If it turns out that evaluation of alignment proposals is not easier than generation, we're in pretty big trouble because we'll struggle to convince others that any good alignment proposals humans come up with are worth implementing.

You could still argue by generalization that we should use alignment proposals produced by humans who had a lot of good proposals on other problems even if we're not sure about those alignment proposals. But then you're still susceptible to the same kinds of problems.

Thanks for your question! I suspect there is some confusion going on here with what recursive reward modeling is. The example that you describe sounds like an example from imitating expert reasoning.

In recursive reward modeling, agent is not decomposing tasks, it is trying to achieve some objective that the user intends for it to perform. then assists the human in evaluating ’s behavior in order to train a reward model. Decomposition only happens on the evaluation of ’s task.

For example, proposes some plan and proposes the largest weakness in the plan. The human then evaluates whether is indeed a weakness in the plan and how strong it is, and then judges the plan based on this weakness. If you simplify and assume this judgement is binary ( is true iff the plan passes), then “wins” iff and “wins” iff . Thus the objective of the game becomes for and for . Note that this formulation has similarities with debate. However, in practice judgements don’t need to be binary and there are a bunch of other differences (human closer in the loop, not limited to text, etc.).

This is an obviously important problem! When we put a human in the loop, we have to be confident that the human is actually aligned—or at least that they realize when their judgement is not reliable to the current situation and defer to some other fallback process or ask for additional assistance. We are definitely thinking about this problem at DeepMind, but it’s out of the scope of this paper and the technical research direction that we are proposing to pursue here. Instead, we zoom into one particular aspect, how to solve the agent alignment problem in the context of aligning a single agent to a single user, because we think it is the hardest technical aspect of the alignment problem.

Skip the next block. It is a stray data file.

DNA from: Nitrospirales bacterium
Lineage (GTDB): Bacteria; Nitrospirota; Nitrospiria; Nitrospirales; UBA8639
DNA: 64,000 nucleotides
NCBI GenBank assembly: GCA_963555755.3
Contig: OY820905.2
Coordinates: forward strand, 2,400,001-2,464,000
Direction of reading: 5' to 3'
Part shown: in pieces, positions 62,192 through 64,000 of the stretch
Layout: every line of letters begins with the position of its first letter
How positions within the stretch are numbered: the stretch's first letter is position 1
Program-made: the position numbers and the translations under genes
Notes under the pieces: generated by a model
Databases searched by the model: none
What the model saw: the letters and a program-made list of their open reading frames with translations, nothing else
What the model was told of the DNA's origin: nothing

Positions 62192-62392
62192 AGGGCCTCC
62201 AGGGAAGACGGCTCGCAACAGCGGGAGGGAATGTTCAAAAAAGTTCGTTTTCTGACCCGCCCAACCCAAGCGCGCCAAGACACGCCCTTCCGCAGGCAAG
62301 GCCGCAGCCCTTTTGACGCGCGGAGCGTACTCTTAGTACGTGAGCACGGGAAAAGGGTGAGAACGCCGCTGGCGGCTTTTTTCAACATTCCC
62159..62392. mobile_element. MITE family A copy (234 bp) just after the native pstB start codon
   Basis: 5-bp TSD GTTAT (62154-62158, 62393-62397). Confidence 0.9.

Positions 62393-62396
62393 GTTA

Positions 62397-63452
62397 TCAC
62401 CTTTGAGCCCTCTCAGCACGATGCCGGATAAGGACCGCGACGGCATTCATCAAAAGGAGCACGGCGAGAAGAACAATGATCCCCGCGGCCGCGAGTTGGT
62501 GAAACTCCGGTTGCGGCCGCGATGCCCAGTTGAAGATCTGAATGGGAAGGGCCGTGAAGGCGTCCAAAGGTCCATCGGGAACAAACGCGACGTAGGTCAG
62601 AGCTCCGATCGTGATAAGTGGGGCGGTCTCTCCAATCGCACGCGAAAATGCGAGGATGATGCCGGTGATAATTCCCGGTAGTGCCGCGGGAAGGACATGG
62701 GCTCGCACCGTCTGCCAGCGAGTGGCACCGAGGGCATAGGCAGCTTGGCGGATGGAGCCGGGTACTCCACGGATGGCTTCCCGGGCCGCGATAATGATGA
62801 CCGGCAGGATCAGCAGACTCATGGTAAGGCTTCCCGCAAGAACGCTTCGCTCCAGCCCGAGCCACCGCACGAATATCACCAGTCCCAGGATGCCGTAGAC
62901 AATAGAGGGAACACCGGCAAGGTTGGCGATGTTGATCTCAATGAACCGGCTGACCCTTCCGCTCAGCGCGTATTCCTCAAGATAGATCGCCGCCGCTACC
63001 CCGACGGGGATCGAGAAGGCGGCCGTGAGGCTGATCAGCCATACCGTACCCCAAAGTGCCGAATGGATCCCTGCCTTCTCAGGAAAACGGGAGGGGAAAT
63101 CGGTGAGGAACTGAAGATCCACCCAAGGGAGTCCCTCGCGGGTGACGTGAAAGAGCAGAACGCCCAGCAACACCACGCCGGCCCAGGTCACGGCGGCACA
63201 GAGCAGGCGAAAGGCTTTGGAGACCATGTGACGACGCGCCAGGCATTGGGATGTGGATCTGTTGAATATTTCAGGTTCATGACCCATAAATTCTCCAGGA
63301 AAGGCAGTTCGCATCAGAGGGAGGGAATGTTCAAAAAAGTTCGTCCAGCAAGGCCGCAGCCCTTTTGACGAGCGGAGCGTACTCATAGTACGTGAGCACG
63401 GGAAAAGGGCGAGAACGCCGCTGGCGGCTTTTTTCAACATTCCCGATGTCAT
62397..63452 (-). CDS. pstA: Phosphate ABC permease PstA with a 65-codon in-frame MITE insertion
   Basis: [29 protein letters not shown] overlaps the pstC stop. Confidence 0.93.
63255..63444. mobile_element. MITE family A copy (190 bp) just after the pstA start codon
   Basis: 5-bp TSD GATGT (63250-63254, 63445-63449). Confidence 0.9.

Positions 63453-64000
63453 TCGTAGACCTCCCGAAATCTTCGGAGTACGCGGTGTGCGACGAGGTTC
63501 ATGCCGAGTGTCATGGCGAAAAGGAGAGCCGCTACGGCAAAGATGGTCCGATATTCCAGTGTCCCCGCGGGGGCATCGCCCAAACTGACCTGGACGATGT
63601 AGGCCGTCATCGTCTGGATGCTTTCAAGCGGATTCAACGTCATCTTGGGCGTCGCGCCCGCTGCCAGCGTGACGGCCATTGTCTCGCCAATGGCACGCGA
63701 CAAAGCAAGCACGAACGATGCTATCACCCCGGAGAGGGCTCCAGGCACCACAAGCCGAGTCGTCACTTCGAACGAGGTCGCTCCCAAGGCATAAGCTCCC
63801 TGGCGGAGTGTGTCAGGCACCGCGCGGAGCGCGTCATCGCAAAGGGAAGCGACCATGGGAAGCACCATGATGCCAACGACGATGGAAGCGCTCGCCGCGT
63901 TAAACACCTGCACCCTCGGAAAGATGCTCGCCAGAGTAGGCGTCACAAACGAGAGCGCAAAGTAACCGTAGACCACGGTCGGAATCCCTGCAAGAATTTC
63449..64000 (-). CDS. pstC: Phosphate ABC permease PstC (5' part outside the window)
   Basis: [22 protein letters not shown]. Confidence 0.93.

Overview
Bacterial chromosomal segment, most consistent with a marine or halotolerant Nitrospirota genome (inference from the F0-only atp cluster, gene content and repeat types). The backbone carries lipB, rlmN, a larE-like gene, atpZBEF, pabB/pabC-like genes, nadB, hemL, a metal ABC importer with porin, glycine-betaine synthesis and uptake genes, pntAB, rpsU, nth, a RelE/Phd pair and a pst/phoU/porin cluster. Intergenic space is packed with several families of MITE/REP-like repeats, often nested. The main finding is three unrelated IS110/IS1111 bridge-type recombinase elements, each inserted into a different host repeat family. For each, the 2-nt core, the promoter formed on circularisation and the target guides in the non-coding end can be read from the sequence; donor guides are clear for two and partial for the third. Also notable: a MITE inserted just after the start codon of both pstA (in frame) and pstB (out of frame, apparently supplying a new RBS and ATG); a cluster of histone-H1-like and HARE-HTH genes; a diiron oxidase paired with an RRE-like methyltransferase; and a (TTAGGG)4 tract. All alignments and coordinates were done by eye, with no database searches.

Good question. The short answer is “I’m not entirely sure.” Other people seem to struggle with understanding Paul Christiano’s agenda as well.

When we developed the ideas around recursive reward modeling, we understood amplification to be quite different (what we ended up calling Imitating expert reasoning in the paper after consulting with Paul Christiano and Andreas Stuhlmüller). I personally find that the clearest expositions for what Paul is trying to do are Iterated Distillation and Amplification and Paul's latest paper, which we compare to in multiple places in the paper. But I'm not sure how that fits into Paul's overall “agenda”.

My understanding of Paul’s agenda is that it revolves around "amplification" which is a broad framework for training ML systems with a human in the loop. Debate is an instance of amplification. Factored cognition is an instance of amplification. Imitating expert reasoning is an instance of amplification. Recursive reward modeling is an instance of amplification. AlphaGo is an instance of amplification. It’s not obvious to me what isn't.

Having said that, there is no doubt about the fact that Paul is a very brilliant researcher who is clearly doing great work on alignment. His comments and feedback have been very helpful for writing this paper and I'm very much looking forward to what he'll produce next.

So maybe I should bounce this question over to @paulfchristiano: How does recursive reward modeling fit into your agenda?